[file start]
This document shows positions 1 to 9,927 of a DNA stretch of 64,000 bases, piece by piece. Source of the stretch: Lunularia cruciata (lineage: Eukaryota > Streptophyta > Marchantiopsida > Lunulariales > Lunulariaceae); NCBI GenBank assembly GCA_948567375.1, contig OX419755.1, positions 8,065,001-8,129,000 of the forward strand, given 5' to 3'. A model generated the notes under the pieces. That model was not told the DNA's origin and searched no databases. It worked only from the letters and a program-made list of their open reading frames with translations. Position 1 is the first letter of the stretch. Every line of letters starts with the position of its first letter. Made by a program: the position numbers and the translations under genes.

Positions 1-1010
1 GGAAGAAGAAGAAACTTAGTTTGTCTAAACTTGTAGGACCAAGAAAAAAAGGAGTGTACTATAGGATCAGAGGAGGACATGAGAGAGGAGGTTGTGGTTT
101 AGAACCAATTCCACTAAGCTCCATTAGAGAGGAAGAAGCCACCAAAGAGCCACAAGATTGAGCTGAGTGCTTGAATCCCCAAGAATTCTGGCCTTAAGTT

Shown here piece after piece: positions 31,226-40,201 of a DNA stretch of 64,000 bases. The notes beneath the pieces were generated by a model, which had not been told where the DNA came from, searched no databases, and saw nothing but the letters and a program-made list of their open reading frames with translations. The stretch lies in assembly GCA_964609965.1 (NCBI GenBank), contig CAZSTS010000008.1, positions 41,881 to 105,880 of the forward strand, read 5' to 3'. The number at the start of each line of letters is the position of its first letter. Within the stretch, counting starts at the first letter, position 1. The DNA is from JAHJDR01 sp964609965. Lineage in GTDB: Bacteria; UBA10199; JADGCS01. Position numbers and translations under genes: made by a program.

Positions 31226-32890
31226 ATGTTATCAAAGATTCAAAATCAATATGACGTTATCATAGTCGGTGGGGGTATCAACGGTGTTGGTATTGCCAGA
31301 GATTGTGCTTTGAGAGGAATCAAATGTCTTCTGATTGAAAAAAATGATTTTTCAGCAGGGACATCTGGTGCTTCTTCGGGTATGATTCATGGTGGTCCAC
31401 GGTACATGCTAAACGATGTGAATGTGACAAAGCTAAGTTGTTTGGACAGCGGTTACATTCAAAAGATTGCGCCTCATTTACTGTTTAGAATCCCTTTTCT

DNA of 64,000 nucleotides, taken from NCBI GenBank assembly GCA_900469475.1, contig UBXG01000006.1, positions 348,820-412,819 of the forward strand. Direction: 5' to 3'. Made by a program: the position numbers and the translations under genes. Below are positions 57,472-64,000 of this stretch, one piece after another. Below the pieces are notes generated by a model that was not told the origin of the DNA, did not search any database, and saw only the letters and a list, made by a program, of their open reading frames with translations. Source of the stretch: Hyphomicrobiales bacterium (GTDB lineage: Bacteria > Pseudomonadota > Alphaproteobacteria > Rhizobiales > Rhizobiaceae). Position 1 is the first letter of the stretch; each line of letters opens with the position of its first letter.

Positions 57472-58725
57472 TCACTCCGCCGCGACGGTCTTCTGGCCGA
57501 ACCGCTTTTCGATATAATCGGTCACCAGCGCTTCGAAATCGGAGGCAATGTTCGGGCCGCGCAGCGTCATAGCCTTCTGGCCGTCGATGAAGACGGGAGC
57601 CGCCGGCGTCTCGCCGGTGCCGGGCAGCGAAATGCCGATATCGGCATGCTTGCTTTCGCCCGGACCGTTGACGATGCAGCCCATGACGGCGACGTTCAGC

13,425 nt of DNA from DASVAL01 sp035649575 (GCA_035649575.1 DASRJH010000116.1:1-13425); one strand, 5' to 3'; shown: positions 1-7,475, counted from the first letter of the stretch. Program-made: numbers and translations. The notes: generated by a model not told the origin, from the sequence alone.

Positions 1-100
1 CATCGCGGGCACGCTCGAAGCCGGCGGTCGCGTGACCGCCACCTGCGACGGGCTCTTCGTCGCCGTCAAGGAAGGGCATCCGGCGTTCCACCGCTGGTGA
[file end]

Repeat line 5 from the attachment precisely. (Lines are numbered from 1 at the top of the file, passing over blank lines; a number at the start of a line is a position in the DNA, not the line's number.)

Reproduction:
Shown here piece after piece: positions 31,226-40,201 of a DNA stretch of 64,000 bases. The notes beneath the pieces were generated by a model, which had not been told where the DNA came from, searched no databases, and saw nothing but the letters and a program-made list of their open reading frames with translations. The stretch lies in assembly GCA_964609965.1 (NCBI GenBank), contig CAZSTS010000008.1, positions 41,881 to 105,880 of the forward strand, read 5' to 3'. The number at the start of each line of letters is the position of its first letter. Within the stretch, counting starts at the first letter, position 1. The DNA is from JAHJDR01 sp964609965. Lineage in GTDB: Bacteria; UBA10199; JADGCS01. Position numbers and translations under genes: made by a program.